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Posts tagged with “Food” (All posts)
- July 6, 2010 at 11:59 am
An update from the summer 2010 farm interns!
- July 14, 2009 at 7:54 am
The Carleton Farm Interns gave us an update on the gardens near Farm House!
- March 1, 2009 at 11:54 pm
(Note: John Kraus has updated his February article about Trayless Dining at Carleton, and the updated version has been reposted here.)
According to Food for Thought (A Carleton student group), the Carleton dining halls produce about 2,700 pounds of food waste per day. Colleges, in an attempt to reduce waste and save money, have experimented with various ways to reduce food waste. Going to tray-less dining has generally shown a reduction in food waste of 25-30%; Hamline College recently implemented this step and expects to save $25,000 a year. In the following article John Kraus ('10) outlines a well researched case for trayless dining at Carleton.
- February 16, 2009 at 11:49 pm
The growing rash of piracy off the coast of Somalia has been consistently present in international news for the past several years, and has had a major impact on the security and economy in the region. Western nations have stepped up anti-piracy patrols in an attempt to re-establish key shipping lanes, as well as to make the gulf and its highly productive fishery safer for fishing vessels. However, little press has been given to what role these international fishing vessels may have played in the development of Somalian piracy in the first place.
- February 6, 2009 at 9:31 am
Applications are now available to be a student farm intern for the 2009 growing season of the Carleton Student Farm. Two student interns will be accepted for the position this summer. The season will begin with a farm-planning independent study this spring, continue with experiential education every day in the Carleton garden and in field trips to surrounding farms through the summer, and end with fall harvest.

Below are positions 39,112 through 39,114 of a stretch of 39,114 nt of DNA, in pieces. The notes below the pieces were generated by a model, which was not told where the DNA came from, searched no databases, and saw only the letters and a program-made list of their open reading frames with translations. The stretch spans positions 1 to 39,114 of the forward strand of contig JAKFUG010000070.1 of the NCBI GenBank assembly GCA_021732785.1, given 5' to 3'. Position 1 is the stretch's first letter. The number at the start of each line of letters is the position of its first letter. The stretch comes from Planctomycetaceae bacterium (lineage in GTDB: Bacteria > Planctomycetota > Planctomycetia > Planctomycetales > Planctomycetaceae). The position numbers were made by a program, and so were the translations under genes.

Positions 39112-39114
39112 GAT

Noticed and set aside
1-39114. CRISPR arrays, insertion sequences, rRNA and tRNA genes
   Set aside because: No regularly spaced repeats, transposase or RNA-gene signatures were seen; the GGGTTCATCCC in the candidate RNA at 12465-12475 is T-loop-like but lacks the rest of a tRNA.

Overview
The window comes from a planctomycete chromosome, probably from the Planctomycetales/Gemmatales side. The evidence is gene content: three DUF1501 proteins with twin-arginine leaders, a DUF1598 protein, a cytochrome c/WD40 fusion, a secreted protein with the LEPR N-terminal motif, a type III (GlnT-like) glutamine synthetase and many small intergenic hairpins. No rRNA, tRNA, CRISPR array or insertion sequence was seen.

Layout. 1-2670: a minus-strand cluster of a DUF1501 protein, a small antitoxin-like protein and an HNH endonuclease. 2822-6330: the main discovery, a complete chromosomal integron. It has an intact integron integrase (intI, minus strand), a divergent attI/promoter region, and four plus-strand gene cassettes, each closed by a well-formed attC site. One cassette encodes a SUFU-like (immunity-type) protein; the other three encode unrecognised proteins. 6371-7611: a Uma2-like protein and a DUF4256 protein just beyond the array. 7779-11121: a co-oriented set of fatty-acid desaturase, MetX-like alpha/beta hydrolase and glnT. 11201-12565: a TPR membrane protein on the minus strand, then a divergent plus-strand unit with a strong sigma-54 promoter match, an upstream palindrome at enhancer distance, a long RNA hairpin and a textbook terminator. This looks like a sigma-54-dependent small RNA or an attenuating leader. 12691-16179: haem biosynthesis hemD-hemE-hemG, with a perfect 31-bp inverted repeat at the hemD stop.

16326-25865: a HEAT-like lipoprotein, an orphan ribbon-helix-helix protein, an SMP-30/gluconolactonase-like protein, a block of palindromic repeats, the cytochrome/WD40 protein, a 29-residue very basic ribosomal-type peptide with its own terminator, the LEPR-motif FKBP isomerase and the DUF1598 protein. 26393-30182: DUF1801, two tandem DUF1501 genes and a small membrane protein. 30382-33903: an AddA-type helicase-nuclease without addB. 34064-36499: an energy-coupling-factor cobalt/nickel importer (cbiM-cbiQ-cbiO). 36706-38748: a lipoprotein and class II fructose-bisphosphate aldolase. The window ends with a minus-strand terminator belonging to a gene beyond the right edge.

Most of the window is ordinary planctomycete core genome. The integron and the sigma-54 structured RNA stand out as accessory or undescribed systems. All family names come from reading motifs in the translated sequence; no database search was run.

- November 10, 2008 at 12:32 am
Vera Chang and I presented about our experiences at Terra Madre last week, but I’ll elaborate here as well. We attended the Slow Food international Terra Madre conference in Torino, Italy October 25-28. The conference was a gathering of the world’s food communities—thousands growers, producers and eaters all converged to discuss the issues facing our food system, learn from world leaders, and celebrate our unique but interconnected food cultures and traditions.
- April 7, 2008 at 11:33 am
As of Monday, April 7th, the dorm across the lakes will be embarking on a student-run pilot composting project, with the idea of possibly expanding the compost program throughout all of the residential halls on campus. Each floor in Goodhue has a compost receptacle in the middle of the floor hall near the trash and recycling bins. Students are encouraged to separate all food waste, paper, light cardboard and snack bar compostable packaging in the designated bin. Student volunteers on each floor will be disposing of the compost in a communal bin behind the dorm.
- April 3, 2008 at 9:25 am
Contrary to what the white frosting on the campus around us may indicate, spring has sprung, and that means it’s time to plant. After pouring over pages and pages of catalogs full of well-illustrated, enchantingly-described vegetables during the dark of winter, the little seed packets have actually arrived, the sun is beginning to shine, the earth is getting muddy, and it’s time to get excited.